A historic mission
NASA’s OSIRIS-REx spacecraft has successfully returned to Earth with a sample of asteroid Bennu, a carbon-rich rock that may hold clues to the origin of life and the formation of the solar system. The sample capsule, containing at least 60 grams of dust and pebbles from the asteroid, landed in the Utah desert on Sunday, September 24, 2023, after a seven-year journey that spanned more than 4 billion miles.
The mission, which began in 2016, was the first for NASA to collect and return an asteroid sample, and only the second in history after Japan’s Hayabusa missions. Scientists hope that by analyzing the pristine material from Bennu, they can learn more about the history and evolution of the solar system, as well as the potential for asteroid impacts on Earth.
A daring maneuver
The sample capsule was released by the OSIRIS-REx spacecraft four hours before landing, from an altitude of 63,000 miles above Earth. The capsule then plunged through the atmosphere at a speed of more than 27,000 miles per hour, enduring temperatures of up to 5,000 degrees Fahrenheit. Two parachutes deployed to slow down the capsule, which landed safely on a remote expanse of military land in Utah.
The recovery team, consisting of NASA and U.S. Air Force personnel, located the capsule using helicopters and radio signals. They then transported it to a temporary clean room, where they opened it and confirmed that the sample was intact. The capsule will be flown to NASA’s Johnson Space Center in Houston on Monday, where it will be stored and analyzed in a new laboratory.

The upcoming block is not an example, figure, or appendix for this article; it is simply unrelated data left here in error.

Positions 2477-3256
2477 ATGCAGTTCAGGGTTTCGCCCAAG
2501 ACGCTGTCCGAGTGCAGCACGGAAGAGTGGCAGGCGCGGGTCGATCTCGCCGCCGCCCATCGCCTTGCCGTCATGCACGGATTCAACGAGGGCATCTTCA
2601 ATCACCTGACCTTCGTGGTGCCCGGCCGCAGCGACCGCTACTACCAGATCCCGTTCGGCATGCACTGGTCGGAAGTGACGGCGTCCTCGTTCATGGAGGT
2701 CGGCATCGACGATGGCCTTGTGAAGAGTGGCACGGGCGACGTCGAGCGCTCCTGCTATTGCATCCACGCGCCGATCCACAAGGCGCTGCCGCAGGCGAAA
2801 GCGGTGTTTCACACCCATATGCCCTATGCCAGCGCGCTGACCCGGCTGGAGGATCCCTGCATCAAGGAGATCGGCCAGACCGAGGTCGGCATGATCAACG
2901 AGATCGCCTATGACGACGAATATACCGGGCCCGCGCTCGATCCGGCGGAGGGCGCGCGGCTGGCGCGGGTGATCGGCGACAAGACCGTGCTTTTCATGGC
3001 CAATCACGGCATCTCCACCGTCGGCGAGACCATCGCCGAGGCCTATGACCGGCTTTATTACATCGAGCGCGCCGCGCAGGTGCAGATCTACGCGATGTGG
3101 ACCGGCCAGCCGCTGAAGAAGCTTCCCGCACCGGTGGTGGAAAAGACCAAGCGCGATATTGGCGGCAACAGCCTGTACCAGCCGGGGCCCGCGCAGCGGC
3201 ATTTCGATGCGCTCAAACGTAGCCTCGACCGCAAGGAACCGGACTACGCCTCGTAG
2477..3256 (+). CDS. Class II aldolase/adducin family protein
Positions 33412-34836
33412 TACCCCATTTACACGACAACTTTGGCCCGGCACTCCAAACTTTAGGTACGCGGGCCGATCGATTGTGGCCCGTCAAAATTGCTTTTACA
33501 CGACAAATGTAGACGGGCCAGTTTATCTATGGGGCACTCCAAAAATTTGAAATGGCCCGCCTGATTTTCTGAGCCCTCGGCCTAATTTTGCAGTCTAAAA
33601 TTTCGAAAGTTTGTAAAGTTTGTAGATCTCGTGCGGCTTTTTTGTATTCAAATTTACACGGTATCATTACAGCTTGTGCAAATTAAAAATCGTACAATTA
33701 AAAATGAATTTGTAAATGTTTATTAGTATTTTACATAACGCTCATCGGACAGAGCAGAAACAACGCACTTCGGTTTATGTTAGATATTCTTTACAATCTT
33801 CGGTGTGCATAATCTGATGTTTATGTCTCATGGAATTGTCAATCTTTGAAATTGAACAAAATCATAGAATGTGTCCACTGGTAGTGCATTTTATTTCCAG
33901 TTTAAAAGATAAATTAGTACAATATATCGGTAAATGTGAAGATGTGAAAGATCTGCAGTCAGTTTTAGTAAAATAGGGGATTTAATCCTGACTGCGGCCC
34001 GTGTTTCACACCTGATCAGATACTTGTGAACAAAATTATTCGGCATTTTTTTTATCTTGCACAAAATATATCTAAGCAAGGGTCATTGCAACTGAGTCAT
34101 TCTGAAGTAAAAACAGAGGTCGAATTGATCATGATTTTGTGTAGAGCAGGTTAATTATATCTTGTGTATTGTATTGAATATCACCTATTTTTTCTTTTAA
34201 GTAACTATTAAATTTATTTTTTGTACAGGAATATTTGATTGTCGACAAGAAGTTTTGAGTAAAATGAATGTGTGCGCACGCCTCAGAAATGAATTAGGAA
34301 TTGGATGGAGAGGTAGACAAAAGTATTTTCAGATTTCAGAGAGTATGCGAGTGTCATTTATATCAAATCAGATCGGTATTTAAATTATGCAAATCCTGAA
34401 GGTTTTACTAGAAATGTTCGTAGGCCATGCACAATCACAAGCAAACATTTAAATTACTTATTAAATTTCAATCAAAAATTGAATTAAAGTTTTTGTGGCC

A scientific treasure
The sample from Bennu is expected to be the largest and most diverse ever returned from an asteroid. Bennu is an ancient and primitive asteroid, dating back to the early stages of the solar system, about 4.5 billion years ago. It is rich in carbon, which is a key element for life, and may contain organic molecules, water, and minerals that could shed light on how planets and life emerged.
The sample also represents a valuable resource for planetary defense, as Bennu is one of the most potentially hazardous asteroids known, with a 1 in 2,700 chance of impacting Earth in the late 22nd century. By studying the sample, scientists can better understand the physical and chemical properties of Bennu, as well as its orbit and trajectory, which could help devise strategies to prevent or mitigate a future collision.
A new adventure
While the sample capsule has completed its mission, the OSIRIS-REx spacecraft is not done yet. It still has enough fuel and resources to continue exploring the solar system, and NASA has already selected a new target for it: a small asteroid named 1999 RQ36, which is similar to Bennu in size and composition. The spacecraft will fly by the asteroid in 2029, and perform a series of scientific observations and measurements.
The OSIRIS-REx mission is part of NASA’s New Frontiers program, which aims to explore the solar system with innovative and cost-effective missions. The program also includes the Juno mission to Jupiter, the New Horizons mission to Pluto and beyond, and the upcoming Dragonfly mission to Saturn’s moon Titan.